Also available on Xbox One and Windows
As all hardcore gamers know, the greatest enemies of all time are the Nazis. They're just so damn evil, you can't help but have fun massacring them. As those gamers would also know, one of the greatest non-human enemies of all time (perhaps the greatest, but there's room for debate) are zombies. Make a game built entirely around hoards of Nazi zombies, and it's a recipe for a great time. Treyarch's Call of Duty games may have been the first to popularize the idea of Nazi zombies, but in this teacher's not-particularly-humble opinion, Rebellion perfected the concept when Nazi Zombie Army first released as DLC for Sniper Elite V2 back in 2013; it would later produce a stand alone digital release and two sequels, culminating in the digital and retail release of this all-in-one pack with all three games.
Part of what immediately hooked me on this game was that the premise is actually based (albeit loosely) on actual history. During the second world war, Hitler had a fascination with the supernatural and the occult, and he actually devoted a not insignificant amount of manpower and resources into studying it. Of course, none of this research ever bore any fruits, but it's a fascinating and relatively unknown aspect to the war. The plot of this series is that this research DID turn up a relic with the power to reanimate the dead. When the war began turning against him, Hitler used this to resurrect the fallen German soldiers into an army of the undead to fight against the Allies. Unfortunately for him, he didn't realize that you need all three components of the relic together to control the zombies, resulting in having Berlin overrun by legions of the undead. You play as either an American OSS agent, a British SOE operative, a Soviet soldier, or a German SS defector as you fight fight your way out of Berlin, then fight your way back into Berlin, then fight your way through Berlin, all in an effort to put a stop to the zombie menace.
What makes this game stand out from other zombie shooters and makes it challenging as well is that it's still very much a Sniper Elite game; I spent the game armed with only a sniper rifle with 100 rounds, a shotgun with 18 rounds, a revolver with 26 rounds, and a handful of grenades. All of this was going against waves of zombies that, at times, reached Dead Rising level of enemies on screen. It takes some careful planning, skillful shots, and no small amount of luck to survive some of the sieges to which the game subjects you. You have the option of playing co-op online with up to three other people very much like Left 4 Dead, but I played through each game's five missions (each of which take between 30 and 60 minutes) solo. Like with the main series Sniper Elite games, you have the option of awesome X-ray kill cams, although you don't get the variety of kill types that you do in other games; here, it will just say "Headshot" if you shoot a zombie in the head or "Kill" if you down one with shots elsewhere. It's worth noting, however, that if you kill a zombie other than with a headshot or an explosive, there's a chance that it will resurrect. I'm not sure what the actual percentage chance is, but it seemed to me to somewhere in the neighborhood of a 20% or 25% chance.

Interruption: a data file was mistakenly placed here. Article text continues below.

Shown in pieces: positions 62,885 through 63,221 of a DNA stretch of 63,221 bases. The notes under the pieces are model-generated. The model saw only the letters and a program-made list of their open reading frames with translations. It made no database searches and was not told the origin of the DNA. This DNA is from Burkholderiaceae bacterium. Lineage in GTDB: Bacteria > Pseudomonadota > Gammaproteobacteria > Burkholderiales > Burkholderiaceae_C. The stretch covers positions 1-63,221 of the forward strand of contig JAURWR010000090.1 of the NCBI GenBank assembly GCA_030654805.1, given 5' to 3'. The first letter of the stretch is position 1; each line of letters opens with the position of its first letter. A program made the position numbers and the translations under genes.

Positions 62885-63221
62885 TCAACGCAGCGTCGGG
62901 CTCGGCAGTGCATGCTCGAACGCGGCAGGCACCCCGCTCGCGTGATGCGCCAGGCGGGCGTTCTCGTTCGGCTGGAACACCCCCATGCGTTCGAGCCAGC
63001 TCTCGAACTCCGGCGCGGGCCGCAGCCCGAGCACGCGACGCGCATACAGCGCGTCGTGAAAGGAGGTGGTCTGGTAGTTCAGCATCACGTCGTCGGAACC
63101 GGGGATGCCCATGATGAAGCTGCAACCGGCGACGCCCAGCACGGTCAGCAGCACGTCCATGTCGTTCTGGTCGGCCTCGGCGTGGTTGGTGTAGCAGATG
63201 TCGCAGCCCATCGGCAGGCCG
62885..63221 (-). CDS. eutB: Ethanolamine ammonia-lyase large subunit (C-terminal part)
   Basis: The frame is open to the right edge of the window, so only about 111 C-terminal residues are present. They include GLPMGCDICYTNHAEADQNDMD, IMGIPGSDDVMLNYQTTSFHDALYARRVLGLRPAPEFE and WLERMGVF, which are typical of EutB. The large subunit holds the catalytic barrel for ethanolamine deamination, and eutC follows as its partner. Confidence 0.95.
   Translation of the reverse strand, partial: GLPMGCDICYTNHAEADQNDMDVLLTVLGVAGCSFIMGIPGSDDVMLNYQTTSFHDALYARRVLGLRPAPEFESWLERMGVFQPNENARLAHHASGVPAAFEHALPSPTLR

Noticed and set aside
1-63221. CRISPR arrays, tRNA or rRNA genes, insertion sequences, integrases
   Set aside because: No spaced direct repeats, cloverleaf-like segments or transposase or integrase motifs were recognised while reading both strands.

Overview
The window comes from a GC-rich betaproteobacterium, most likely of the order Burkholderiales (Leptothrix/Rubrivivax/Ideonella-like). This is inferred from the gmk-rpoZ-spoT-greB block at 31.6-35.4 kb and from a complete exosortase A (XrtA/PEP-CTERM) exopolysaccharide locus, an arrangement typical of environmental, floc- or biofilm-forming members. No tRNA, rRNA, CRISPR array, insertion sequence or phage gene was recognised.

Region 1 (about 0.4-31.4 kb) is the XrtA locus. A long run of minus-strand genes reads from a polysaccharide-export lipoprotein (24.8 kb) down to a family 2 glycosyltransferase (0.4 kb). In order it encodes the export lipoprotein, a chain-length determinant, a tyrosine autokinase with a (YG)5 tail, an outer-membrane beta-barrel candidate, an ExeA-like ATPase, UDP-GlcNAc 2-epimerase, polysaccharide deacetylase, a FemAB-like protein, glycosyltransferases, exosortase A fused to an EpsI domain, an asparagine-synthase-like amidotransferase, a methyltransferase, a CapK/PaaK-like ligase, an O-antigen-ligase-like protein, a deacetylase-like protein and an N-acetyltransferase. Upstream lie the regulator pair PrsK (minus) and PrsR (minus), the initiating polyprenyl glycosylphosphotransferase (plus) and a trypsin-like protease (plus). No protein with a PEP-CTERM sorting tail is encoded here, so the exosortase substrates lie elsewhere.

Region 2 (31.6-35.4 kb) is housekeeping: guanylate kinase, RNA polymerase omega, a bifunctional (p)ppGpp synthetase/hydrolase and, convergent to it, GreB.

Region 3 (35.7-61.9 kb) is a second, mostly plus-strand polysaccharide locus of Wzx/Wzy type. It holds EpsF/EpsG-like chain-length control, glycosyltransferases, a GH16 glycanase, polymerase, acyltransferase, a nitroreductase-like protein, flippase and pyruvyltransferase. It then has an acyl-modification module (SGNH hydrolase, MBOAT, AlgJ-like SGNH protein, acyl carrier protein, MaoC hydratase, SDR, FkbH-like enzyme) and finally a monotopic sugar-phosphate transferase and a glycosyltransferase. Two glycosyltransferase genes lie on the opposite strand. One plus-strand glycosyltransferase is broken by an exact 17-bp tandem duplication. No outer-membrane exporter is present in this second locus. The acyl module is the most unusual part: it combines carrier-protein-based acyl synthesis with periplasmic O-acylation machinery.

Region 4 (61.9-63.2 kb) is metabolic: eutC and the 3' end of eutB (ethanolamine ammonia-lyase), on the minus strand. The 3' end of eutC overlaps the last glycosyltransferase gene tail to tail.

Visually, the game looks fine. It's not the most impressive game in the world, but considering that it was originally DLC for a 2012 game (and all three Nazi Zombie Army games use unmodified the Sniper Elite V2 engine), it looks just fine. The sound design is nice, though; the screams and moans in the background add a definite creepy element to the atmosphere of the game, and the various noises of the different types of zombies - the dull THUMP of the armor zombies, the machine gun of the gunner zombies, the revving of the chainsaw zombies - give you an idea of any particularly dangerous threats around the corner. If I were to pick a complaint about the game, however, it would be the level length. Safehouses aren't ridiculously far apart - maybe 10 minutes from safehouse to safehouse - but the chapters themselves, as I said, average about 45 minutes each, though several of them take longer than that. They're not ridiculously long, but they do tend to hit the "okay, I'm ready for this chapter to end" point about 3/4 of the way through for the most of the time.
For those who want a fast paced high octane shooter, Zombie Army Trilogy might not be for you. For those who want a quick pick up and play for short bursts, Zombie Army Trilogy is definitely not for you. For those who don't mind a more methodical shooter, are willing to invest some time into each chapter, and love killing Nazis and/or zombies, however, Zombie Army Trilogy is definitely one to check out. The whole trilogy is available on Steam, PS4, and Xbox One, you can also get each of the three games individually on Steam if you want. It's definitely not going to be for everyone, but if you're a fan of the main Sniper Elite series, I would definitely recommend checking this out. If you're a PC gamer, they seem to go on sale on Steam fairly frequently.
My Rating - 4 Neps
I'm Mr. Deck
And I like to play video games. I like to collect video games. I like to talk about video games, and I like to write about video games. During the day, I teach history at a high school in central North Carolina; during the night, I spend my spare time gaming. Then I write about it.